Sprint letting users remove smartphone bloatware

Sprint letting users remove smartphone bloatware
If you have purchased an Android smartphone in the last year, chances are you have been stuck with a device that comes loaded with bloatware, pre-installed apps that are impossible to remove unless you root your device.

Sprint is looking to change that, however, and starting with the release of the HTC EVO 3D it appears that owners can now remove said bloatware without having to go through the hassle of rooting their device and adding a clean ROM.

The carrier says it listened to customer complaints and will continue the practice in the future.

There is no official policy on pre-installed apps from the FCC or other groups so it is at the carrier's discretion how many apps they want to add to phones being sold on their network.

One can only hope that major offenders Verizon, AT&T and T-Mobile follow in Sprint's footsteps soon, giving users the freedom to remove apps that they will never use without having to resort to rooting their devices.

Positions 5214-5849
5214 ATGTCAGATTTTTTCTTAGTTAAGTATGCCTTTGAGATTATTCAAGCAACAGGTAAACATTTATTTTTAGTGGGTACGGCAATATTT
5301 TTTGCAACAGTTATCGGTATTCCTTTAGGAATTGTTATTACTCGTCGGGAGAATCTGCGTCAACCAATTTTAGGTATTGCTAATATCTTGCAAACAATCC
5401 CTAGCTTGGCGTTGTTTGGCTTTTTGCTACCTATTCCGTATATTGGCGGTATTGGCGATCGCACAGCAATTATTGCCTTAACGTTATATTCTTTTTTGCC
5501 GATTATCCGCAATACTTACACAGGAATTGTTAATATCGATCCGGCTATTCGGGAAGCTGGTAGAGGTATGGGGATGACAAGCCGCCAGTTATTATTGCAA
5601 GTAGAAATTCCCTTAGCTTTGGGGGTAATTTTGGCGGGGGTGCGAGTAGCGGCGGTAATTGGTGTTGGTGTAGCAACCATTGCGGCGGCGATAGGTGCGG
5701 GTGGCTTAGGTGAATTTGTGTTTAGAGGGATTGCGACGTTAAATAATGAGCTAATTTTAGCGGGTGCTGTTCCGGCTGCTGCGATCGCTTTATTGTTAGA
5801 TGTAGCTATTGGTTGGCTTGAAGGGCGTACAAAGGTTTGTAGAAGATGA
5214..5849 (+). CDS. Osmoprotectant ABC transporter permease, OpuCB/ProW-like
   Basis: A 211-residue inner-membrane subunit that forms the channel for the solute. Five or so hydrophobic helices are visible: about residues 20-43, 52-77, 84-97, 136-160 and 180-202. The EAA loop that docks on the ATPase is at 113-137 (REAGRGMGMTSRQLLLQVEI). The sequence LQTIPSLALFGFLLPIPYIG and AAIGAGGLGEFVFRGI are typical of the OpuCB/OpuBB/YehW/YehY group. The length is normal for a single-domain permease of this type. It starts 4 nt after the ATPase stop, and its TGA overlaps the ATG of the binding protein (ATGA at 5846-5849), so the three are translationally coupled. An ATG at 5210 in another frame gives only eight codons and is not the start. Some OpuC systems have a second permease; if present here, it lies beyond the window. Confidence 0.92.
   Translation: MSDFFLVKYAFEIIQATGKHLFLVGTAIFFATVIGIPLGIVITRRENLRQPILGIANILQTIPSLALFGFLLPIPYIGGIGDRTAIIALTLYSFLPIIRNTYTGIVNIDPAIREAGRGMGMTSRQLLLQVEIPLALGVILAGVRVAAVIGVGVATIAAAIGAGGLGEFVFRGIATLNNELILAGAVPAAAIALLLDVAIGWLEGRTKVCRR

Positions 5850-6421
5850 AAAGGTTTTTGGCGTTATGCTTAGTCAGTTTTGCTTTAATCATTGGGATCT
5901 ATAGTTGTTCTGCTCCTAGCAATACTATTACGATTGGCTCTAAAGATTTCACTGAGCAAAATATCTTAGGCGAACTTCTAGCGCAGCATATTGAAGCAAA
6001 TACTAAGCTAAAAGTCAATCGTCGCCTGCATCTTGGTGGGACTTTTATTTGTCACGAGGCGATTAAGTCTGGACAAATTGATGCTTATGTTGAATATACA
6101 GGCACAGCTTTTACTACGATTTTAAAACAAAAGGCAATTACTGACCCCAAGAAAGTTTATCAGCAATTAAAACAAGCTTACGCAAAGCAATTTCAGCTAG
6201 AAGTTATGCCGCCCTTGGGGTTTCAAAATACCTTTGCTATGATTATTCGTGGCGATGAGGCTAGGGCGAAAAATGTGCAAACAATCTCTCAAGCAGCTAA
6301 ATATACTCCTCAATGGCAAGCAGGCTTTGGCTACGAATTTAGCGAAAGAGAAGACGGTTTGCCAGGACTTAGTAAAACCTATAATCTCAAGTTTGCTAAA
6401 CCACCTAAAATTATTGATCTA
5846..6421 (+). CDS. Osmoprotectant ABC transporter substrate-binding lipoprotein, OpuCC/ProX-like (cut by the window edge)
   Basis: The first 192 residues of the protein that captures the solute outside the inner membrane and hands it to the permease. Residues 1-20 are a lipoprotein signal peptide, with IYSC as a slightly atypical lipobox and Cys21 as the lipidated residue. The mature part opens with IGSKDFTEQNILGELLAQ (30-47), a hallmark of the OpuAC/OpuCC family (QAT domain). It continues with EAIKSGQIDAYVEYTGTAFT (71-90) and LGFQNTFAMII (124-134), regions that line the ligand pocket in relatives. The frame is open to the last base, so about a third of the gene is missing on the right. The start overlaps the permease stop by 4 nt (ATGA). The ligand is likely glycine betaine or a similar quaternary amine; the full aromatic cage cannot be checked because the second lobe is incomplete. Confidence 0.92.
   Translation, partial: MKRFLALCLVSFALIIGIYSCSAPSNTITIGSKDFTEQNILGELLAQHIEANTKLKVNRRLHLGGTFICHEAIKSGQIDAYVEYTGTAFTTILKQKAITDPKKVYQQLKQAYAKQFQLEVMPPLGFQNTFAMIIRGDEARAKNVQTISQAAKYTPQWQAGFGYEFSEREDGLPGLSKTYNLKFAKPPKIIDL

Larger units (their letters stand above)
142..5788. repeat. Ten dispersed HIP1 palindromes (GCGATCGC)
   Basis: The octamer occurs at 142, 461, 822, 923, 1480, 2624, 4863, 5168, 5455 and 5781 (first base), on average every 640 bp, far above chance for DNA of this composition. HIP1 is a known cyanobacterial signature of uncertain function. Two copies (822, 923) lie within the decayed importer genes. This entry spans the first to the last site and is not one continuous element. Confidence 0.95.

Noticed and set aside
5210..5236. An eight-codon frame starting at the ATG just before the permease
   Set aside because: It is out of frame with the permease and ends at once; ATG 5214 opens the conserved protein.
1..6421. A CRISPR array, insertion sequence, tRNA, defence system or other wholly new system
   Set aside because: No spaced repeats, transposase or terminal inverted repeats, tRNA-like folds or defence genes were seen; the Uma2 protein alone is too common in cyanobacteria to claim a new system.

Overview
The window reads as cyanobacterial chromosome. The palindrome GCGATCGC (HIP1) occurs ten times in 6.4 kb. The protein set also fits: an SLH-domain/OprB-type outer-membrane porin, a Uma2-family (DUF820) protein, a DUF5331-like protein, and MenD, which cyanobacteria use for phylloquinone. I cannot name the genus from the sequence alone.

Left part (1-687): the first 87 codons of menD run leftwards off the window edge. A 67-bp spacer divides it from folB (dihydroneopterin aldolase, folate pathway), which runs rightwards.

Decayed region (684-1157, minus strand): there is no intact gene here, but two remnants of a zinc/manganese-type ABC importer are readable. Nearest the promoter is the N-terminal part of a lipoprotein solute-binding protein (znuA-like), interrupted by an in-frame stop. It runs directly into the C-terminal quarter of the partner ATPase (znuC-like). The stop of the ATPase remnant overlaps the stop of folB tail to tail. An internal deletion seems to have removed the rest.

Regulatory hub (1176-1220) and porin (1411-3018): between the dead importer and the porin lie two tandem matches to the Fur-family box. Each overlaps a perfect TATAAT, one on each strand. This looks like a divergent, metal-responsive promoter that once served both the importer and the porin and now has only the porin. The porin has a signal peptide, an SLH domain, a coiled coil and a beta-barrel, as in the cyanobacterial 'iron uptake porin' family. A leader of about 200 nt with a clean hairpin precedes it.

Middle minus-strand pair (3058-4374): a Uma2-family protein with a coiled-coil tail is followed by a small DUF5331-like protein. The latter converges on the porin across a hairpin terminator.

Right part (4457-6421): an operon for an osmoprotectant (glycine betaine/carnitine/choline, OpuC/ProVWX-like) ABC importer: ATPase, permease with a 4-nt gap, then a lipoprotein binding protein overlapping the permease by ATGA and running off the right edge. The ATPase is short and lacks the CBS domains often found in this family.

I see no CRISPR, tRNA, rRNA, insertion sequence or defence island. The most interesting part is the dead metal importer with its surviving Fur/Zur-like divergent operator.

Written by: Andre Yoskowitz @ 24 Jun 2011 23:06
Sprint Smartphone Bloatware
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  • dEwMe

    Don't manufactorers get paid to place those apps on your PC/phone/whatever? Wonder if making em easier to remove is a problem with those agreements?

    Just my $0.02,


    25.6.2011 12:42 #1

  • buxtahuda

    I don't see how, but leave that to the lawyers to find out. And they will.

    I mean, if they removed them to begin with and just tried shepherding users with ads or something sure. But so long as it's pre-installed, the user is introduced easily. I think it's awful that even after paying as much as we do for products and services that we can't just have that product/service. You have to have everything they want you to have and pay for.

    Why I rooted my phone, and why I no longer use cable, and why I don't browse the net without adblock and betterpopupblocker.

    I've already paid my dues, I have the devices/services required, I'm done. I don't understand paying a monthly subscription for something and then still having things thrown in your face.

    If I can't remove all the junk, if 1/3 of every hour is adverts, then I shouldn't have to pay to use it, or I should have to pay near-to-nothing.

    ~*Livin' Electronicallly*~

    27.6.2011 10:26 #2

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